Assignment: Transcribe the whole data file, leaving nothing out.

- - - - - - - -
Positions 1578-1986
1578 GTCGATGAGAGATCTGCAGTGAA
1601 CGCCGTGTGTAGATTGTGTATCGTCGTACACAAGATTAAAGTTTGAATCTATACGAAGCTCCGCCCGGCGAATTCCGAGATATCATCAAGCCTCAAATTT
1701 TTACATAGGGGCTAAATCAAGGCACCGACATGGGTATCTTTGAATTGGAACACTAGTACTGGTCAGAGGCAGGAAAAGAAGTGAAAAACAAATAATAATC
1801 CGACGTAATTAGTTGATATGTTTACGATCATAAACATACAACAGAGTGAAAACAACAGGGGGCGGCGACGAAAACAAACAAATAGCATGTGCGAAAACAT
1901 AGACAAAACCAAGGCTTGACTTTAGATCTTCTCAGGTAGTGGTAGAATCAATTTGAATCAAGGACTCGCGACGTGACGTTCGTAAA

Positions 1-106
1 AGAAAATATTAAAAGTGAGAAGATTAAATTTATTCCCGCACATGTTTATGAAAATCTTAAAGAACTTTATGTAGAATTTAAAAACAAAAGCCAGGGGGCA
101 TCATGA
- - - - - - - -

Positions 1578-1986
1578 GTCGATGAGAGATCTGCAGTGAA
1601 CGCCGTGTGTAGATTGTGTATCGTCGTACACAAGATTAAAGTTTGAATCTATACGAAGCTCCGCCCGGCGAATTCCGAGATATCATCAAGCCTCAAATTT
1701 TTACATAGGGGCTAAATCAAGGCACCGACATGGGTATCTTTGAATTGGAACACTAGTACTGGTCAGAGGCAGGAAAAGAAGTGAAAAACAAATAATAATC
1801 CGACGTAATTAGTTGATATGTTTACGATCATAAACATACAACAGAGTGAAAACAACAGGGGGCGGCGACGAAAACAAACAAATAGCATGTGCGAAAACAT
1901 AGACAAAACCAAGGCTTGACTTTAGATCTTCTCAGGTAGTGGTAGAATCAATTTGAATCAAGGACTCGCGACGTGACGTTCGTAAA

Positions 1-106
1 AGAAAATATTAAAAGTGAGAAGATTAAATTTATTCCCGCACATGTTTATGAAAATCTTAAAGAACTTTATGTAGAATTTAAAAACAAAAGCCAGGGGGCA
101 TCATGA